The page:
The trucks sped down the main road of the village, stopping in the center of town. Christopher Talbert, the village elder, emerged from the wooden town center building and strolled to the trucks. He raised his hands in the customary village greeting. Armed men sprang from the truck, firing automatic weapons into the air.
“Slavers!” Moses shouted. He clambered down the tree, dropping the last few feet and landing on his booted feet. He sprinted to his bike.
“Back up is on the way,” the voice said.
“Won’t get here in time,” Moses said. He jumped on his bike then kick started the engine to life.
“I got this,” he said.
Moses sped down the narrow trail then merged onto the main highway. In minutes he was at the town’s outskirts, streaking by villagers fleeing the intruders. With his left hand he pulled out his magnum from the hostler nestled under his right arm, blasting two slavers chasing the villagers. He downed two more slavers on his way to the town center. Fiver slavers lay dead by the time he jumped from the bike. The bike crashed into the rear of the truck then both vehicles caught fire. Moses scrambled to his feet then ran for cover. Minutes later the truck exploded, killing those slavers too foolish to seek cover.
“Moses?” the voice said. “Are you okay? What’s going on?”
Moses weaved through the remaining trucks as bullets whizzed by his head.
“I’m in town center,” he said as he ducked behind a burning truck. “Five slavers are down, about ten wounded. I figure ten, maybe fifteen still standing but not for long.”
“Moses, disengage!” the voice commanded. “Our team is almost there!”
A slaver jumped around the truck facing Moses, an automatic pressed into his gut. Moses sidestepped as the man fired then shot him in the chest, blowing him from behind the truck.
“Moses! Get out of there now!”
“Shut the fuck up!” Moses said. He shut off his head set.
He was taking fire from all sides, pinned between two trucks.
“Divide and conquer, homeboy,” he whispered. He took out his second magnum.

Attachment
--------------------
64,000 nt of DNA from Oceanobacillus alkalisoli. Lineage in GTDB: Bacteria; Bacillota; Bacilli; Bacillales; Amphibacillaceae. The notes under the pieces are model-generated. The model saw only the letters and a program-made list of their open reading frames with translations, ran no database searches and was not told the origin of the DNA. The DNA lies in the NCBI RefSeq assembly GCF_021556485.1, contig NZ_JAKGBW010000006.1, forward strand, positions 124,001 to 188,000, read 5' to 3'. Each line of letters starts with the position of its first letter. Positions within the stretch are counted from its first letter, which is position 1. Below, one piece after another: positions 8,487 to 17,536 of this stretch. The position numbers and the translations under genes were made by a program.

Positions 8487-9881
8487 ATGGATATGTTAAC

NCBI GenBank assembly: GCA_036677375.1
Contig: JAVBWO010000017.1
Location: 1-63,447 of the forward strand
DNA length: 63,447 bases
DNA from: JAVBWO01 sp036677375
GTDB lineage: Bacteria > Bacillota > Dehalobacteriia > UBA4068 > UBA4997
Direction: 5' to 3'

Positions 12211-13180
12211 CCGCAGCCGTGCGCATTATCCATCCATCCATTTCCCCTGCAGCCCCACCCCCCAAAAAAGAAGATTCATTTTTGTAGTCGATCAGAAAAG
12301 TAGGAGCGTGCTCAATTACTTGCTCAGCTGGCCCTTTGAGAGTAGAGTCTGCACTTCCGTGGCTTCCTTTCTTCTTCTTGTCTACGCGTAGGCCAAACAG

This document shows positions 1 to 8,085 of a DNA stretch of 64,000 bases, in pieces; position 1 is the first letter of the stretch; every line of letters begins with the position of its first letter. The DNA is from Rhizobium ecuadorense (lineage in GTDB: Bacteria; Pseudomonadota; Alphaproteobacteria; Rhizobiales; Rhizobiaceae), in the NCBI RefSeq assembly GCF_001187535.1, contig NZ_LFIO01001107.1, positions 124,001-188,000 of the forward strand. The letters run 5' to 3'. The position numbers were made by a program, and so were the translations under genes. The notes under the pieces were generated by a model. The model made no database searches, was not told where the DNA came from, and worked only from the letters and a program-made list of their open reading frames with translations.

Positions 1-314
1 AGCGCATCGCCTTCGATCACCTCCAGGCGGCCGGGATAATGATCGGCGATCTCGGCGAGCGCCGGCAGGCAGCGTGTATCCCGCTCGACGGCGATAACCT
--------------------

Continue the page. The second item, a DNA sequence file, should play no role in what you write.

“Let’s do this!”
Moses sprinted to his right, guns in both hands. Three slavers stepped out to cut him off and Moses shot them down, one shot for each man. Before the other slavers could pursue he disappeared behind the nearest building. He holstered his magnums then took his rifle from his back.
“Time to go hunting,” he said. He worked his way between the buildings and vehicles, hunting down the slavers with methodical precision. One shot, one man. The last slaver cowered behind a small jeep, his head exposed. Moses raised his rifle then took aim. The man seemed to sense his predicament; he stood, his shaking hands raised over his head.
“I give up! I give up!”
Moses’s finger tightened on his trigger.
“It’s a little late for that,” he said.
Moses sat cross-legged in the tree stand overlooking Crim Valley, watching the village below. For three days he observed the villagers going about their daily routine and he was getting aggravated. This was retriever work. But orders were orders, so he calmed down and waited for further commands.
He blinked, answering his headset.
“Yeah, go ahead.”
“Sanchez spotted a truck convoy heading in your direction two days ago.”
“Don’t know. There were no armored cars, just trucks. They seemed to be travelling light, moving fast.”
“Coming from the south?”
Moses puts down his binoculars then leaned against the long leafed pine as he massaged his forehead.
“I’m tired of going in circles with these villagers. Just send in the damned retrievers and bring them in already.”
“You know the rules,” the voice said. “Assimilation must be voluntary. Otherwise we’re no better than slavers.”
“Yeah, yeah. If it was up to me I’d dragged their assess behind the Perimeter kicking and screaming. They’d thank me later.”
“That’s why it’s not up to you.”
The rumble of heavy vehicles stole Moses’ attention. He lifted the binoculars, looking to they ragged highway snaking through the dense pines.
“The trucks are here,” he commented.
“What do you see?”
The vehicles sped down the highway then veered onto the two-lane leading into the village. They continued into the central square, filling the roundabout before stopping and blocking traffic. Christopher Tolbert, the village elder, emerged from the elders’ compound covered in his rank robe, his gray beaded braids bouncing off his narrow shoulders. He strolled to the trucks, his hands opened in the traditional village greeting. A dozen armed men leapt from the truck. One of them leveled his automatic at Christopher then emptied his clip into the man’s chest.
“Slavers!” Moses shouted. He clambered down the tree then sprinted to his bike.
“Back up is on the way,” the voice said. “Hold your position until they arrive.”
“Not enough time,” Moses said. “I’m going in.”
“Moses wait! You can’t…”
Moses checked his weapons then started the bike.
“Yes I can. I’m a neutralizer, remember?”